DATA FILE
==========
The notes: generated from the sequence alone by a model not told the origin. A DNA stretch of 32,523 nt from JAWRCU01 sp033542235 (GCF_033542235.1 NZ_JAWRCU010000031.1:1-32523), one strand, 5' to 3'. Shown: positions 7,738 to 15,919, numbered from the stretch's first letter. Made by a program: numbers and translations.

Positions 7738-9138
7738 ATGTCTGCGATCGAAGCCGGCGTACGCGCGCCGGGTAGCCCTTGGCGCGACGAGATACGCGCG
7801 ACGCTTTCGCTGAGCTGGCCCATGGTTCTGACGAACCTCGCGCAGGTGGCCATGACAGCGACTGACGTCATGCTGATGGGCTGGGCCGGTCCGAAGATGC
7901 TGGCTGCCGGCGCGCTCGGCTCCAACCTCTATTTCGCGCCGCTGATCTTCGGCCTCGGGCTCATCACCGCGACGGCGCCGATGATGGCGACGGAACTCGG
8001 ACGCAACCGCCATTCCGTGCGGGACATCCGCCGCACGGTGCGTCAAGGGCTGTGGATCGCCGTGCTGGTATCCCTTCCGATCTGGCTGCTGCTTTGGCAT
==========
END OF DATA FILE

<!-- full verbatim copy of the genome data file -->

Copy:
The notes: generated from the sequence alone by a model not told the origin. A DNA stretch of 32,523 nt from JAWRCU01 sp033542235 (GCF_033542235.1 NZ_JAWRCU010000031.1:1-32523), one strand, 5' to 3'. Shown: positions 7,738 to 15,919, numbered from the stretch's first letter. Made by a program: numbers and translations.

Positions 7738-9138
7738 ATGTCTGCGATCGAAGCCGGCGTACGCGCGCCGGGTAGCCCTTGGCGCGACGAGATACGCGCG
7801 ACGCTTTCGCTGAGCTGGCCCATGGTTCTGACGAACCTCGCGCAGGTGGCCATGACAGCGACTGACGTCATGCTGATGGGCTGGGCCGGTCCGAAGATGC
7901 TGGCTGCCGGCGCGCTCGGCTCCAACCTCTATTTCGCGCCGCTGATCTTCGGCCTCGGGCTCATCACCGCGACGGCGCCGATGATGGCGACGGAACTCGG
8001 ACGCAACCGCCATTCCGTGCGGGACATCCGCCGCACGGTGCGTCAAGGGCTGTGGATCGCCGTGCTGGTATCCCTTCCGATCTGGCTGCTGCTTTGGCAT